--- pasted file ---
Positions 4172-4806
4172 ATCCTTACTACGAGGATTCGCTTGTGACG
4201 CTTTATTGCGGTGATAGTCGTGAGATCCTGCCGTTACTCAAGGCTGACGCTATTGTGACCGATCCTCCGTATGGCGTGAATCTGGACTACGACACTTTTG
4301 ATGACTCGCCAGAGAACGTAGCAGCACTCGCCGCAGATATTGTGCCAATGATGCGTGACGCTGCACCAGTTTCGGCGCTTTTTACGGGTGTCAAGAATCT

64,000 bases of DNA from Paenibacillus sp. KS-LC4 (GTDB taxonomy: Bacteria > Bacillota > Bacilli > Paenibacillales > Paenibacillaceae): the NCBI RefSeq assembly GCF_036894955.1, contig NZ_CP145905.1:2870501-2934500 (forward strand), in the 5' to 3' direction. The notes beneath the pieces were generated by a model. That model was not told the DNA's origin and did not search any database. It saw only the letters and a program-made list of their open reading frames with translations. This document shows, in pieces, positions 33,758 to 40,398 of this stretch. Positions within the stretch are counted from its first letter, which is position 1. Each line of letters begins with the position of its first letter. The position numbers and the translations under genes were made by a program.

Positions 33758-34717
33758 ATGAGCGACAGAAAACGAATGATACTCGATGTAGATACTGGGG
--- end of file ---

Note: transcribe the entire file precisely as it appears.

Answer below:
Positions 4172-4806
4172 ATCCTTACTACGAGGATTCGCTTGTGACG
4201 CTTTATTGCGGTGATAGTCGTGAGATCCTGCCGTTACTCAAGGCTGACGCTATTGTGACCGATCCTCCGTATGGCGTGAATCTGGACTACGACACTTTTG
4301 ATGACTCGCCAGAGAACGTAGCAGCACTCGCCGCAGATATTGTGCCAATGATGCGTGACGCTGCACCAGTTTCGGCGCTTTTTACGGGTGTCAAGAATCT

64,000 bases of DNA from Paenibacillus sp. KS-LC4 (GTDB taxonomy: Bacteria > Bacillota > Bacilli > Paenibacillales > Paenibacillaceae): the NCBI RefSeq assembly GCF_036894955.1, contig NZ_CP145905.1:2870501-2934500 (forward strand), in the 5' to 3' direction. The notes beneath the pieces were generated by a model. That model was not told the DNA's origin and did not search any database. It saw only the letters and a program-made list of their open reading frames with translations. This document shows, in pieces, positions 33,758 to 40,398 of this stretch. Positions within the stretch are counted from its first letter, which is position 1. Each line of letters begins with the position of its first letter. The position numbers and the translations under genes were made by a program.

Positions 33758-34717
33758 ATGAGCGACAGAAAACGAATGATACTCGATGTAGATACTGGGG